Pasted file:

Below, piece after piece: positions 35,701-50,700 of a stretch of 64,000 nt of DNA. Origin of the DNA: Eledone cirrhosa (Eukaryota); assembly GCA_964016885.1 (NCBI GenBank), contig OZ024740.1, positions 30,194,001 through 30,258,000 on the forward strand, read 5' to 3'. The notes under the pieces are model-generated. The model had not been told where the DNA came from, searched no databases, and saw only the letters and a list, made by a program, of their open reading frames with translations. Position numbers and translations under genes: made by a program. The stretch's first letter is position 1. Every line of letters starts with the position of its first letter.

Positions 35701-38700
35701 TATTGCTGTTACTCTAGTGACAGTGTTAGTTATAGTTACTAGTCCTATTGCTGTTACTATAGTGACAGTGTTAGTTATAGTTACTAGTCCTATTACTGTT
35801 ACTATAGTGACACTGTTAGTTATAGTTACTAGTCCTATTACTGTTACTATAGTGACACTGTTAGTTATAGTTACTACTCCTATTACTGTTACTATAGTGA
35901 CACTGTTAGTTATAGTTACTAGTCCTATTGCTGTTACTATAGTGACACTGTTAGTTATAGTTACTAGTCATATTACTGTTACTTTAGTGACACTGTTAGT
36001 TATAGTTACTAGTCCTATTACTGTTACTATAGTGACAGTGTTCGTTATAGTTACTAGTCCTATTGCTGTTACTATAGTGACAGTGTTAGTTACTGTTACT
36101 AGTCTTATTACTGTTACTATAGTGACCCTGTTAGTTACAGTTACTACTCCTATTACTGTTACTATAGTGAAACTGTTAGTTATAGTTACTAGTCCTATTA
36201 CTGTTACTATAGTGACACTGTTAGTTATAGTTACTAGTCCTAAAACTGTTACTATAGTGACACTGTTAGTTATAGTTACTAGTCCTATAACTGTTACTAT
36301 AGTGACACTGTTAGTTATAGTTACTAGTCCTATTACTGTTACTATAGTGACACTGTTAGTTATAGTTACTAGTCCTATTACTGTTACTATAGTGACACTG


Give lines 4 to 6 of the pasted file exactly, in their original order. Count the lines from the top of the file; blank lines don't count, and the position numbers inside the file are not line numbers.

35801 ACTATAGTGACACTGTTAGTTATAGTTACTAGTCCTATTACTGTTACTATAGTGACACTGTTAGTTATAGTTACTACTCCTATTACTGTTACTATAGTGA
35901 CACTGTTAGTTATAGTTACTAGTCCTATTGCTGTTACTATAGTGACACTGTTAGTTATAGTTACTAGTCATATTACTGTTACTTTAGTGACACTGTTAGT
36001 TATAGTTACTAGTCCTATTACTGTTACTATAGTGACAGTGTTCGTTATAGTTACTAGTCCTATTGCTGTTACTATAGTGACAGTGTTAGTTACTGTTACT